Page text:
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22 May 1838 — Fr Catherin Servant to Fr Étienne Buffard, Hokianga

(There are two copies – texts A & B – in the archives in Rome)

Etienne Buffard, the addressee, was parish priest of Grézieu-le-Marché (Servant’s birthplace) from May 1821 until his death on 15 April 1859, aged 72.

Translated by Fr Brian Quin SM, May 2009

Letter from Father Servant to the Reverend parish priest of Grezieux le Marché, canton of St Symphorien-le-Chateau, department of the Rhône.

Hokianga in New Zealand, 22 May 1838

Father and beloved parish priest
A few years ago I could not have foreseen that I could be writing to you from the antipodes of France. Providence has plans which surpass human foresight. May his holy name be blessed! Now I no longer have the advantage of seeing you, nor my parents, nor all my acquaintances whose memory is dear and precious to me, but in searching for yourself in God you will find yourself wherever you might be. Yes, Father, that is where you find yourself and find consolation in the separations you are forced to experience on earth. What will I now say to you, beloved Father? I will not set about giving you a detailed account of our voyage; already probably you know about it through the letters sent from time to time at the various stop-overs which occurred. Perhaps you will read with interest a few words about each of the islands of Oceania which we caught sight of, or near which our Bishop had us stop.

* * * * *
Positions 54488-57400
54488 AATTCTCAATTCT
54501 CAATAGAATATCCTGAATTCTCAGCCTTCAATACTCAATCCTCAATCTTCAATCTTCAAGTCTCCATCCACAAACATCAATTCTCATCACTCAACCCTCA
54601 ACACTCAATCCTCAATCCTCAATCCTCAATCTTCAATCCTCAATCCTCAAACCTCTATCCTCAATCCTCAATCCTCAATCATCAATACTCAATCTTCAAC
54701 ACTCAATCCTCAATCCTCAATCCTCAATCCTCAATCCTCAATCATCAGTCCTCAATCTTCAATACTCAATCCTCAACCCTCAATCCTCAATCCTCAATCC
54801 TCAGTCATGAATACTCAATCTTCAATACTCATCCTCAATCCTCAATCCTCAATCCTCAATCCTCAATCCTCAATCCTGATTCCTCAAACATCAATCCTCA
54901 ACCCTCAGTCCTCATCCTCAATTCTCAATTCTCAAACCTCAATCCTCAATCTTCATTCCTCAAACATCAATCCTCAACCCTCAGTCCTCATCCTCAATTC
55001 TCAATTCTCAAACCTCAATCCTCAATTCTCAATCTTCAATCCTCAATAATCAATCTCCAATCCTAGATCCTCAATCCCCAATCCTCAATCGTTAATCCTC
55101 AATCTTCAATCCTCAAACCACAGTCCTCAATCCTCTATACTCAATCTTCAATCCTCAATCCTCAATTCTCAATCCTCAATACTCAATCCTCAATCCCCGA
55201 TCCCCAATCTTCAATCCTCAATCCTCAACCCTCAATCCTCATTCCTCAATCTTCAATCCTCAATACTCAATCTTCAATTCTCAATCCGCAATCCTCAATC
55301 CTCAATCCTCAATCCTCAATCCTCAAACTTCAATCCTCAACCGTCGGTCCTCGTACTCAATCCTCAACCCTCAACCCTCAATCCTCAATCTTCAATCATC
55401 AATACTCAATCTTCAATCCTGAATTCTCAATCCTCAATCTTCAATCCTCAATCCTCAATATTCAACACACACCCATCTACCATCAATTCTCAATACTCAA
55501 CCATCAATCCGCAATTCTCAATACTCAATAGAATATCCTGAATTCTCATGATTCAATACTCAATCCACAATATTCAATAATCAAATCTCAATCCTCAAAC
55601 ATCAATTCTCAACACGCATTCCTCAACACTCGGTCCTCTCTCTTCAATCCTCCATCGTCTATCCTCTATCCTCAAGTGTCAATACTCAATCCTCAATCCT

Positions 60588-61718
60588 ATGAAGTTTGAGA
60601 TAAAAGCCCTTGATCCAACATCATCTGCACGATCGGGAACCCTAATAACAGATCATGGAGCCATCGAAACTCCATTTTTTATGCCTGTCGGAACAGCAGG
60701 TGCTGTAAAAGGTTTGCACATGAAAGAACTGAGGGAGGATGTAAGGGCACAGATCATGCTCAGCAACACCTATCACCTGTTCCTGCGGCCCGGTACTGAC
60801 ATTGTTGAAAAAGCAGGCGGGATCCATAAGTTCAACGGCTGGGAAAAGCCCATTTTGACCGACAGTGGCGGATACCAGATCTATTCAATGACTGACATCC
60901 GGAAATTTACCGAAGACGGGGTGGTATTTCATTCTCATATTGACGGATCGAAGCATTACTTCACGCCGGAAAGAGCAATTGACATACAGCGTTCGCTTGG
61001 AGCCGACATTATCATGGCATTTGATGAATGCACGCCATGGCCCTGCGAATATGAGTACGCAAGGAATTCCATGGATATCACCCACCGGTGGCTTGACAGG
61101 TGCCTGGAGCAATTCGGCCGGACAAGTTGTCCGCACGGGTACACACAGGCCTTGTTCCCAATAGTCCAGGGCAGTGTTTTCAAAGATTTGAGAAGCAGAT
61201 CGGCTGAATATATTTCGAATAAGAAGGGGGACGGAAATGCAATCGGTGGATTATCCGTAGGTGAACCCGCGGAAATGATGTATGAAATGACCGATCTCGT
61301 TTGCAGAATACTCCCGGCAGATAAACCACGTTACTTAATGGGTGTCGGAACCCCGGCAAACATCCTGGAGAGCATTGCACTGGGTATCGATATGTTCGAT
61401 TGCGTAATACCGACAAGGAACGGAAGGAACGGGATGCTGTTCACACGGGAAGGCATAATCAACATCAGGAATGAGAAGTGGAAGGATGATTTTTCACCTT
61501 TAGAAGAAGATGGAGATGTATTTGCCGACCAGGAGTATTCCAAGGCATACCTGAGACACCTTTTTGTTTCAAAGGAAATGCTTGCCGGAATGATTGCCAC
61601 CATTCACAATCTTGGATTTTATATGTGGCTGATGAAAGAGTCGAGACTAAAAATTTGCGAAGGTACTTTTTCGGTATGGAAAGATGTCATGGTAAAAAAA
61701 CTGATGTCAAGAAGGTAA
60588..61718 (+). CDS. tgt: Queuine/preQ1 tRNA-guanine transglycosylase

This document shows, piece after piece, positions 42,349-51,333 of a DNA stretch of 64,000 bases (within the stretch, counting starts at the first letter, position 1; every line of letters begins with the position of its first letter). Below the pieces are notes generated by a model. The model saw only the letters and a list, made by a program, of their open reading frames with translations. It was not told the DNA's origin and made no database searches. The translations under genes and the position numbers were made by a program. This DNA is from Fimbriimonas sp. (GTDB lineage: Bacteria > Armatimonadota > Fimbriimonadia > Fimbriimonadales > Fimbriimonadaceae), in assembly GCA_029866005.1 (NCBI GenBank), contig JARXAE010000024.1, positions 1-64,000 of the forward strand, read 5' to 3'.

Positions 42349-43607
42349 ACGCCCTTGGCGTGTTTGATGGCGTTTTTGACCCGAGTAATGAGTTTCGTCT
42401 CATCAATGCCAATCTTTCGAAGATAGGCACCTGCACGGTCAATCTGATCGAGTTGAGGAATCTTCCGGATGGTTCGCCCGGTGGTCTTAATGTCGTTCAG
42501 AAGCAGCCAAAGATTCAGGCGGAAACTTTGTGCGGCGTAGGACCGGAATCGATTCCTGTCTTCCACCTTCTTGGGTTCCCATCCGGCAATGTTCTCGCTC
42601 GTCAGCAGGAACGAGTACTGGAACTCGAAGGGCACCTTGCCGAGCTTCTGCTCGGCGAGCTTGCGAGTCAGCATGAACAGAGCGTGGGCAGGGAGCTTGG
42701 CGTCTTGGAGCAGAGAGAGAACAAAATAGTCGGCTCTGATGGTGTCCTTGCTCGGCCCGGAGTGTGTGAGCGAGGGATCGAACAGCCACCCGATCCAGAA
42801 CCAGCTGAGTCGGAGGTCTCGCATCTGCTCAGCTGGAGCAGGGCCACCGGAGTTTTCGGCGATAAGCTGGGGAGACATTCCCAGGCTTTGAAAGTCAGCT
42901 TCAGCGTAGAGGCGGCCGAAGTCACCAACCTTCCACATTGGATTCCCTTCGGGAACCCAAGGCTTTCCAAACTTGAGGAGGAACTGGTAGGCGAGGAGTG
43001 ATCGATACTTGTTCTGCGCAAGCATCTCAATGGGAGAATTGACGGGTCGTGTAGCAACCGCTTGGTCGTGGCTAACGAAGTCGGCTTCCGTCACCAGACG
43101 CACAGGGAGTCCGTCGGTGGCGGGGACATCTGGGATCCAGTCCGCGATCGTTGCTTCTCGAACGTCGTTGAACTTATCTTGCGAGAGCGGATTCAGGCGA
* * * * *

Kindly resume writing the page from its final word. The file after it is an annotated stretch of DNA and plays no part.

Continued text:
The first island we saw after leaving Valparaiso was the island of San Felix and San Ambrosio.[1] This island is uninhabited, uncultivated and barren. But with much more pleasure we saw the Gambier group. We found there sources of edification, a worthy Bishop and zealous co-workers, and faithful who seemed to me to be full of faith.[2] That visit was well suited to encourage us to work for the salvation of the savages. But these feelings were not in the same way brought to mind by the sight of the inhabitants of Tahiti where the ship anchored. This people which lives under the yoke of heresy, is only too unfortunately given over to frightful depravity, according to the reports given me by a few Europeans who have settled on this island. Oh, if this people were as well endowed in religious matters as it is by nature! For this island is truly an island of delights. Everywhere there are charming groves, trees and produce as surprising by reason of their variety as by their richness. On leaving Tahiti we discovered several of the Society Islands which also seemed to be of great beauty. At last, I come to the islands under the jurisdiction of our Bishop. Palmerston was the first group we saw. It consists of seven islands or islets.[3] As His Lordship’s plan was to stop there a short time to increase the supply of wood which was less than sufficient, and to get water, if it was possible, the captain of the schooner carrying us made it his duty to coast the shore of the main island to make a safe entry, but meeting coral reefs which had to be avoided, and as well, the loss of time in finding an entry for the little vessel caused the plan to be aborted.[4] This group of islands, which resembles a clump of greenery on the surface of the ocean, seems to be uninhabited because, in spite of the closeness of the island and our careful search with the help of a telescope, we didn’t catch sight of any sign of habitation.[5] Having got to Vava'u[6] we were in great danger of being shipwrecked. The rain was falling in torrents, suddenly the wind dropped and the night became very dark. Thunder and lightning reigned without letup. The weather was so bad that steering was useless. A current was dragging us towards the rocks. They were seen, these rocks – they couldn’t be avoided. Oh God, how insignificant is our existence. Save us! We are perishing! Salva nos, perimus.[7] Oh Mary, have regard for your children…! When the ship was about to be wrecked on the rocks, a wind suddenly got up from the landward direction and drove us out into the open sea again; but our trial was not yet over; the ship once again was pulled towards the rocks. The crew, deciding that we were in extreme danger, made haste to unlash the lifeboat so as to save at least people’s lives. The ship was so close to the rocks that shipwreck was seen as inevitable, when kindly Providence again sent us a favourable wind to get out to sea. I then saw the captain who, marvelling at seeing us escape so imminent a danger, fell to his knees shouting, “Providence! Providence!”